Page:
Are there reliable and knowledgeable training people available?

There are a lot of terrific trainers in the private sector, people who do great work with Hispanics, Latinos, non-native-speaking workers. There are some great trainers out there. I think it is not necessarily the role of government to do that. So I think that is a private-sector issue.

On the government side there is the OSHA Training Institute, which helps professionals, safety and health people keep up to date. But the worker training issue, I think there are a lot of great people out there. The question I think for us in the next five or 10 years is how do you do that most effectively. You know we’re used to there being a teacher in the front of the classroom and they talked and maybe they showed some pictures. There were some slides. So sitting in a classroom may not be the best way to engage people. Having them do it on a computer may be the best way. For literacy-challenged folks, maybe doing pictographs instead of text. You know, there are a lot of issues related to worker training that I think are very interesting and ones that I know at NIOSH we’re trying to figure out how do you really reach people? How do you engage them? There are a lot of studies showing after 15 or 20 minutes people’s concentration disappears. So how do you package the training in short spurts so it’s effective? There are a lot of great trainers in California right now investigating that.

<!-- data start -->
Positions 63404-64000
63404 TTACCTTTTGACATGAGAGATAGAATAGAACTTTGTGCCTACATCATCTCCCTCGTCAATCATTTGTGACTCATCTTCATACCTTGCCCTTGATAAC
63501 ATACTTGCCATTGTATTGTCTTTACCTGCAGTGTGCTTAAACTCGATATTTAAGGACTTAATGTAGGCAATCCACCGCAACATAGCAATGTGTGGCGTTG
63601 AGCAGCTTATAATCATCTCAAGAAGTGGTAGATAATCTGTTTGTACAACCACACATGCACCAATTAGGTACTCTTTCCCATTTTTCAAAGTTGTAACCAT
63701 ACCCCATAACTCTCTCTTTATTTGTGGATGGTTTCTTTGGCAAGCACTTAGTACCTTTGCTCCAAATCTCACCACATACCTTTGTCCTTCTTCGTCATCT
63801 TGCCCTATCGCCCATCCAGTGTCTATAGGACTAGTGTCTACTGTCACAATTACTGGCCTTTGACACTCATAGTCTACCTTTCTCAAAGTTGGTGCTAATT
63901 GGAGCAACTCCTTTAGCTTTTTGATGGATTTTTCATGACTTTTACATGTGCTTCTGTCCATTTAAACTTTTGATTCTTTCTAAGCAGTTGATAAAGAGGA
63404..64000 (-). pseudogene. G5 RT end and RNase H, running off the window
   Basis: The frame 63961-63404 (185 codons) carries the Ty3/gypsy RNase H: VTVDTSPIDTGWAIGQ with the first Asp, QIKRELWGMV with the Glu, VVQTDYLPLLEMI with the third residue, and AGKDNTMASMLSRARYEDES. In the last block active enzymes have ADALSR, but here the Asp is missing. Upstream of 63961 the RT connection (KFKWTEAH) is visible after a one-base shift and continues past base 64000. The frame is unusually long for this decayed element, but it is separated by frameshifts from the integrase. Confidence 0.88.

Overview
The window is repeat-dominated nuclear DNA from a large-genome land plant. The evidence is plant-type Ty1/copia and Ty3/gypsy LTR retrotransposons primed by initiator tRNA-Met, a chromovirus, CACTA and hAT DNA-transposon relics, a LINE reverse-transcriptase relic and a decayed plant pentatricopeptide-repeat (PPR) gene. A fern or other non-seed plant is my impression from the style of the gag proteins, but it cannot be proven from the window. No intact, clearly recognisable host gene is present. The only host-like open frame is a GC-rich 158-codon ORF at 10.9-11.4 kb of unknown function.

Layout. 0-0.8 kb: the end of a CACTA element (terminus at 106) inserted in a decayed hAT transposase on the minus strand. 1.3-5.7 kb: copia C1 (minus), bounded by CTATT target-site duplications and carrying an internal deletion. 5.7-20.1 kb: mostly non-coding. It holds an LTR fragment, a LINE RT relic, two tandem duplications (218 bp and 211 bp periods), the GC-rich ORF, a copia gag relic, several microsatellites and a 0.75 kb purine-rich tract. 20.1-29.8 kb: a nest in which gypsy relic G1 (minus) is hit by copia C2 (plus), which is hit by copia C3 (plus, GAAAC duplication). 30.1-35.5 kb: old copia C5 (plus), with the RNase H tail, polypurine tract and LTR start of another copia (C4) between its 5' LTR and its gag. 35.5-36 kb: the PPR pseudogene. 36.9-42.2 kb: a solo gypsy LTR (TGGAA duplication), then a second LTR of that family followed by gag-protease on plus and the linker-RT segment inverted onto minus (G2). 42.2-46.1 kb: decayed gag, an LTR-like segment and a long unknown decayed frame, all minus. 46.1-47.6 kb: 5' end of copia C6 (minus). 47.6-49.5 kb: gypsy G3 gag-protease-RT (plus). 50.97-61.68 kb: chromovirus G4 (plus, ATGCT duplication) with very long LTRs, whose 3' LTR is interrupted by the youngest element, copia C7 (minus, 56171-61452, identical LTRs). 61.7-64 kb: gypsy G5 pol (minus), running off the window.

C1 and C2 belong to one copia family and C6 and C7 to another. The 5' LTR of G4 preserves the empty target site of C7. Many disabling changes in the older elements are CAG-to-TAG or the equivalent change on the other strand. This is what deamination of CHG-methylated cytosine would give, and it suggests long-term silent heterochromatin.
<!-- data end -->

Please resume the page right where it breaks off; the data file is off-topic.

What kind of training is the most crucial for employers to provide?